Historical Marker #1520 in Madison County commemorates Fort Boonesborough, the early frontier settlement established by Daniel Boone and Richard Henderson in April 1775.
Boonesborough was first envisioned by Colonel Richard Henderson of the Transylvania Land Company to serve as the capital of the proposed fourteenth colony, Transylvania. The colony was to be located on land purchased by Henderson's company from the Cherokee Indians in the Treaty of Sycamore Shoals in March, 1775. Despite objections from Virginia, who also claimed the land, the first settlement party, led by Daniel Boone, set out on March 10, 1775, to create a trail to the proposed site of the capital. They were followed by Henderson and his party ten days later. Boone's party arrived first and began building a small camp. Henderson arrived around April 20, at which point the area was surveyed.
After nearly a week of clearing the land, construction on the first fortified settlement in Kentucky began on April 29, under the direction of Daniel Boone. The colony was officially named Transylvania and the capital called Boonesborough on May 8, 1775. By the end of the month, Henderson had drawn together a plan of representative government, enacted when the House of Delegates at Boonesborough first met on May 23, 1775, to draw up laws and sign a compact between the settlers and the proprietors.
Henderson saw his dream fade when the Virginia legislature nullified his land company's rights to the Kentucky land. The purchase was fully voided in 1778. Henderson’s departure from Boonesborough soon followed. The fort at Boonesborough continued after Henderson, however, and served as a "stopping place, sanctuary, and communication point" during the Revolutionary War years. In 1779, a group of settlers successfully petitioned the Virginia legislature for a charter, officially establishing the first Kentucky town at Boonesborough. For the next several years, the town saw significant economic growth, particularly in the area of tobacco, but a largely fleeting population. By the 1820 census, Boonesborough was no longer tabulated separately, but as a part of the county totals.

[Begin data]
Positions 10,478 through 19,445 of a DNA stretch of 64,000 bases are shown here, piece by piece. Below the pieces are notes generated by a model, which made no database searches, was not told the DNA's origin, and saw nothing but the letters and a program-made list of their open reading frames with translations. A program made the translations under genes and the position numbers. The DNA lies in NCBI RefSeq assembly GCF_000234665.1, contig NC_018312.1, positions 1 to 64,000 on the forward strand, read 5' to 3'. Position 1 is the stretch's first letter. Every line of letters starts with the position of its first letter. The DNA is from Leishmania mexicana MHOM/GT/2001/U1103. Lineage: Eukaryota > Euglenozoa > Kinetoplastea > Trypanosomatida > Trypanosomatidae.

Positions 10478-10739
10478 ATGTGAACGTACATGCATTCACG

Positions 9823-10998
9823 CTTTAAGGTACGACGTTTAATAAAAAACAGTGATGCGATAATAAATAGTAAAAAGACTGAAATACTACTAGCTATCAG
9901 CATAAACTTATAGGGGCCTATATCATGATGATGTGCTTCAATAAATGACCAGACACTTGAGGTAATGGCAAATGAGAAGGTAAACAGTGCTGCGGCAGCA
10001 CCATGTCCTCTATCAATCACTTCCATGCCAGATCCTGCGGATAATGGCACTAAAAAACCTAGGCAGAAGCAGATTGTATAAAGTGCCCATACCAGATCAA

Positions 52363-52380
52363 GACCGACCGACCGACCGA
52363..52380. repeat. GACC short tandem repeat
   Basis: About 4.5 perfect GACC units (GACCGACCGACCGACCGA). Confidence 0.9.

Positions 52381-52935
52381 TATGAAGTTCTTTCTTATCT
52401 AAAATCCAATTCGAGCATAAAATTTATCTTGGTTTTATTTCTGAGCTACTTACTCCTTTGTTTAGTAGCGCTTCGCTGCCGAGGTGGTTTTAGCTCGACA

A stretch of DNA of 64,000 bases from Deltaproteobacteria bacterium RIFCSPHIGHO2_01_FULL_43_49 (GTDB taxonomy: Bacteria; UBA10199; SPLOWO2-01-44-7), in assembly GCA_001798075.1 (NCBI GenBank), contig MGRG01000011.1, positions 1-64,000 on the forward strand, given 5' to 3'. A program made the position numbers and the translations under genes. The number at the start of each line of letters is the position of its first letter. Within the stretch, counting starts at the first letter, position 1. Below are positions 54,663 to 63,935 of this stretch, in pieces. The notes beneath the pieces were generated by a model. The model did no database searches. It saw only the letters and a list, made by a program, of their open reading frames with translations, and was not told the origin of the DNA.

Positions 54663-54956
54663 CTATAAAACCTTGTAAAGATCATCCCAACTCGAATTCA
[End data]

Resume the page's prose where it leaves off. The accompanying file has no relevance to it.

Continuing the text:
While the site never reached the full potential envisioned by Richard Henderson, it did play an important role in the settlement of Kentucky and America's westward expansion. Fort Boonesborough's historical significance was cemented when it was named a National Historic Landmark.